on her parents’ property and others that it was in London when she
was homesick for Australia. Here it is in her own handwriting which is
amazing and thrilling to me! We are also lucky to have this treasured book
hand-painted by Jessie Hilder. And what inspired the poem? To start with,
there was the breaking of the drought and the miracle of the green mist of
new grass on the farm. Core of my heart, my country!
Land of the rainbow gold, For flood and fire and famine
She pays us back threefold. Over the thirsty paddocks
Watch, after many days, The filmy veil of greenness
That thickens as we gaze. When England declared war on Germany in 1914
and Australia joined in, Dorothea immediately volunteered to work for the Red Cross with
her friend Ruth. And her diaries show a general interest in the politics of the time especially
since Australia was one of the first countries to give women the vote. And they note some of her romances
and even an engagement! But how do we really know what she thought about? It took a long time but finally a researcher
in this very library cracked Dorothea’s secret code. It revealed many of her inner thoughts
and feelings and, what is interesting to me, the importance of colour and the beauty of
wherever she was and whatever she was doing. [music] At home, Dorothea continued to write with
Ruth and they produced stories and plays and even performed those plays for the
Red Cross to raise money. But poetry was Dorothea’s main passion and
her collections of verse like The Closed Door and Dreamharbour were very popular. She belonged to literary clubs and was even one of the founders of the NSW Society of Women Writers that
still meets in this library 90 or more years on! In later years, Dorothea moved into Cintra, a house not far from here in Darling Point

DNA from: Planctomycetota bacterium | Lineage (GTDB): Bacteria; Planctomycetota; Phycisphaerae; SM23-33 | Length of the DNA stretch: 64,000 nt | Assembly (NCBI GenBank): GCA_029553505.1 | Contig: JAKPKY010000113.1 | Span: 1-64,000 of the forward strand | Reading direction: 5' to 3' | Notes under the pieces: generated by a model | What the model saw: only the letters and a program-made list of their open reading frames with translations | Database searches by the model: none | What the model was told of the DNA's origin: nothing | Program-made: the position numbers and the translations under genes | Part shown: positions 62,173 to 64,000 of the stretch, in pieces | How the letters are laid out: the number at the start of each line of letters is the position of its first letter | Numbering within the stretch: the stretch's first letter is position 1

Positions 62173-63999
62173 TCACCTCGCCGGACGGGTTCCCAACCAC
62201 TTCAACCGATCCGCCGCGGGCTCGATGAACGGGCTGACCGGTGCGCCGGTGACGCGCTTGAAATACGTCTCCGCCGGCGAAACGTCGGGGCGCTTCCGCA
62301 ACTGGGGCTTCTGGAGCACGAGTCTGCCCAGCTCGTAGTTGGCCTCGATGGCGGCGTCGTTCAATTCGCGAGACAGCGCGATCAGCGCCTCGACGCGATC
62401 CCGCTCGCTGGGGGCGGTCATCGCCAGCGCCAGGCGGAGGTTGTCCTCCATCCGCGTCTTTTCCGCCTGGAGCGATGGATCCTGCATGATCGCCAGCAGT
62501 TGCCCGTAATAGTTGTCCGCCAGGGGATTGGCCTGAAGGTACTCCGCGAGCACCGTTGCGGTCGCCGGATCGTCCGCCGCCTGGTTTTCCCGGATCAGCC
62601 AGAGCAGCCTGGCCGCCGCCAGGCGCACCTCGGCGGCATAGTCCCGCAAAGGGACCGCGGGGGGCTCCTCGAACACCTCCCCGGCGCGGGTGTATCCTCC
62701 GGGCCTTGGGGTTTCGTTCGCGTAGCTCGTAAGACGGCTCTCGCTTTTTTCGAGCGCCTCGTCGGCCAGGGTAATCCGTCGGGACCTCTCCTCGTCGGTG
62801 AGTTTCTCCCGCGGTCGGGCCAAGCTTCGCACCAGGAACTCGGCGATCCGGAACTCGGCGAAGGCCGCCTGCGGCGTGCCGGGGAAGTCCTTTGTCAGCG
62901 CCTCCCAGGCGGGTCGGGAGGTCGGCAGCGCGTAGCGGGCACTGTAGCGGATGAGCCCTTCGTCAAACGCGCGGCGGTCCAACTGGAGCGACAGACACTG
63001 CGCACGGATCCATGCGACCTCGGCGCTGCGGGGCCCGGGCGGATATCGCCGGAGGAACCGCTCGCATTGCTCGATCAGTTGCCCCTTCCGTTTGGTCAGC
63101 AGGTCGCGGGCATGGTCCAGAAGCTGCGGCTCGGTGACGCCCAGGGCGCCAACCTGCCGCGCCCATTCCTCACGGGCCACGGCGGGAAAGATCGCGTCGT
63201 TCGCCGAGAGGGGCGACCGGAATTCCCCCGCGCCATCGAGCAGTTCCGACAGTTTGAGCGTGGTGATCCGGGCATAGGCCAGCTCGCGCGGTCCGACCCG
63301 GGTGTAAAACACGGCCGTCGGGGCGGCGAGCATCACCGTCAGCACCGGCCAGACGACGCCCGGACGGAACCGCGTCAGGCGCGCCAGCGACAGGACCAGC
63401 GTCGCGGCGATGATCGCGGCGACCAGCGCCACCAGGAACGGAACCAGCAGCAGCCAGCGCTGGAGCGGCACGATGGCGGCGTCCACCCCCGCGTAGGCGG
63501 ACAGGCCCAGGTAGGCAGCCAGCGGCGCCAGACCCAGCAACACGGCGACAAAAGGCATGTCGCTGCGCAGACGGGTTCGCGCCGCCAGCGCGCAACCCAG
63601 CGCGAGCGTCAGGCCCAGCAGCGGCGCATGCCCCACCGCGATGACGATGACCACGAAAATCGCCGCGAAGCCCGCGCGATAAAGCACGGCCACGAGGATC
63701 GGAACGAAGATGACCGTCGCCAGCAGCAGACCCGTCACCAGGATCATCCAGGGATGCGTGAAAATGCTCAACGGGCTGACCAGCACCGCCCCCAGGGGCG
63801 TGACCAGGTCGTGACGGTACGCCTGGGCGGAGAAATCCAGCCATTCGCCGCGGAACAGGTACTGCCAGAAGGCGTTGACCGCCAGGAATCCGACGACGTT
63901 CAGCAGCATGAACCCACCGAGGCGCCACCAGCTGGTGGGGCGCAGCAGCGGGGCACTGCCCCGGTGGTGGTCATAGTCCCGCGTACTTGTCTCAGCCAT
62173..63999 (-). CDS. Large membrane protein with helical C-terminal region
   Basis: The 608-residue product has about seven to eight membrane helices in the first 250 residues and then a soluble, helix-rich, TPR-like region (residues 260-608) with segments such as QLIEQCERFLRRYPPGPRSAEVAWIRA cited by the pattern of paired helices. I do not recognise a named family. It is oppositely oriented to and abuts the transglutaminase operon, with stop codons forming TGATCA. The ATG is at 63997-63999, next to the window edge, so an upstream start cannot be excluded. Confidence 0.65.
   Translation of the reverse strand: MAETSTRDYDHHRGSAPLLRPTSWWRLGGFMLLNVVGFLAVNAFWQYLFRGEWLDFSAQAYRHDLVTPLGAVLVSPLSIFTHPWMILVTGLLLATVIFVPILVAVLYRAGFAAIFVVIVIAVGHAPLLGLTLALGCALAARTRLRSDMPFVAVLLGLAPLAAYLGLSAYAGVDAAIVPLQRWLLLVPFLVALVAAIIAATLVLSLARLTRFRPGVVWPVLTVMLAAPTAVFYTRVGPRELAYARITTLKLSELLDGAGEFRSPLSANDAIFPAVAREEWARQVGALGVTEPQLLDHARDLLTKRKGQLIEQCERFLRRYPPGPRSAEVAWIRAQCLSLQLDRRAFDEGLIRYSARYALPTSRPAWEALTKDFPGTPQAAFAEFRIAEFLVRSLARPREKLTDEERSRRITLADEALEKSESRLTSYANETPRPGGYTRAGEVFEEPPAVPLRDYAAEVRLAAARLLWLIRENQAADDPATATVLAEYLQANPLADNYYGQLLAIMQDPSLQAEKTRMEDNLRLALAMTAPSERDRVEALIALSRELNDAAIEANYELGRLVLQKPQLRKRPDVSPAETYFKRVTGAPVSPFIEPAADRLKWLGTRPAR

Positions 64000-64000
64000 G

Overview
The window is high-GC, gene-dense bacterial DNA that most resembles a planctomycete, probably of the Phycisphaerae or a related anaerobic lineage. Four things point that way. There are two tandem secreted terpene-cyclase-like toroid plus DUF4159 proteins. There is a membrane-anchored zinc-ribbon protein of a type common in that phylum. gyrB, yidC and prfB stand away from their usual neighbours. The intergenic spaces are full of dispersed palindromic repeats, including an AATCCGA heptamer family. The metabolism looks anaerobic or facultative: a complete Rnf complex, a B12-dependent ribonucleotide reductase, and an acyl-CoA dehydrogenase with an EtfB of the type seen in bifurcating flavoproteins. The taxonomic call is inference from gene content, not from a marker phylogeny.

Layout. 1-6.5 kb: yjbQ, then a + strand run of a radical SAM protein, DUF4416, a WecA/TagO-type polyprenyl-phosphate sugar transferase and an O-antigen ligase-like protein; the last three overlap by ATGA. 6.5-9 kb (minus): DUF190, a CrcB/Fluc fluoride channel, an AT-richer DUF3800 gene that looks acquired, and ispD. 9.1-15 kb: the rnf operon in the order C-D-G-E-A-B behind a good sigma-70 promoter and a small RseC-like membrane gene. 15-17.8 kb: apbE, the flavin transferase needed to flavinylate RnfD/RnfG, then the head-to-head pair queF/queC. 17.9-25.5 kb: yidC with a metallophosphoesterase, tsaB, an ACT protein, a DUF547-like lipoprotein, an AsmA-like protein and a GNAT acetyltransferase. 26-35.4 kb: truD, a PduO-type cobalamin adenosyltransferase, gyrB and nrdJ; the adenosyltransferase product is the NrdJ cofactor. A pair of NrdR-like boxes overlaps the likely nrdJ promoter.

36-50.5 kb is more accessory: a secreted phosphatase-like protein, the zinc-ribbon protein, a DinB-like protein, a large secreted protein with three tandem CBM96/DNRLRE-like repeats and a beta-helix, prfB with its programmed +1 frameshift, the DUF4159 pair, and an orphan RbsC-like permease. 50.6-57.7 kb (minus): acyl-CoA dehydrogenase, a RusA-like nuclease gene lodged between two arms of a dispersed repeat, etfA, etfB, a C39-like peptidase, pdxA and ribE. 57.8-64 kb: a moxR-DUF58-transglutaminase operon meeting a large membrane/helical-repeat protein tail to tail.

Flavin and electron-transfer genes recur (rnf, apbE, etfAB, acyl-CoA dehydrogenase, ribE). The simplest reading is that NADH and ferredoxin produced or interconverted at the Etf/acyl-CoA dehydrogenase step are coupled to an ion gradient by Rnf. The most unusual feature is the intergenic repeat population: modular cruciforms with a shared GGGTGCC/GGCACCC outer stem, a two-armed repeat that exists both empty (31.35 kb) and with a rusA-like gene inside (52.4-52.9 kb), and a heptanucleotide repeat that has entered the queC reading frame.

Road and her brother Eric and friend Ruth came to live with her. And she
continued to write, her last poem being published in 1943. Friends
who were also writers and artists would visit like Ethel Turner, the author
of Seven Little Australians; the artist Pixie O’Harris; and Norman Lindsay who was famous
for his sculptures and drawings and his children’s book The
Magic Pudding. But in her later years Dorothea became quite
ill and kept to herself until her death in 1968 at the ripe old age of 82. I like the fact that the family gravesite
in Waverley Cemetery looks out on the changing colours
of the Pacific Ocean which is often a fierce blue. Because Dorothea Mackellar was held in
such high esteem as a poet, her favourite poem was read at the
grand state funeral held for her. It’s not her most famous poem My Country,
lovely though it is in every single verse, but something rather closer to Dorothea’s
heart, the lovely poem Colour. So I’ll leave you with it while here at the
State Library of NSW we continue to search thruough the treasures for our
series of Australian poets. The lovely things that I have watched unthinking,
Unknowing, day by day, That their soft dyes have steeped
my soul in colour That will not pass away – Great saffron sunset clouds,
and larkspur mountains, And fenceless miles of plain,
And hillsides golden-green in that unearthly Clear shining after rain; There is no night so black but
you shine through it! There is no morn so drear,
O Colour of the World, but I can find you, Most tender, pure and clear. [music]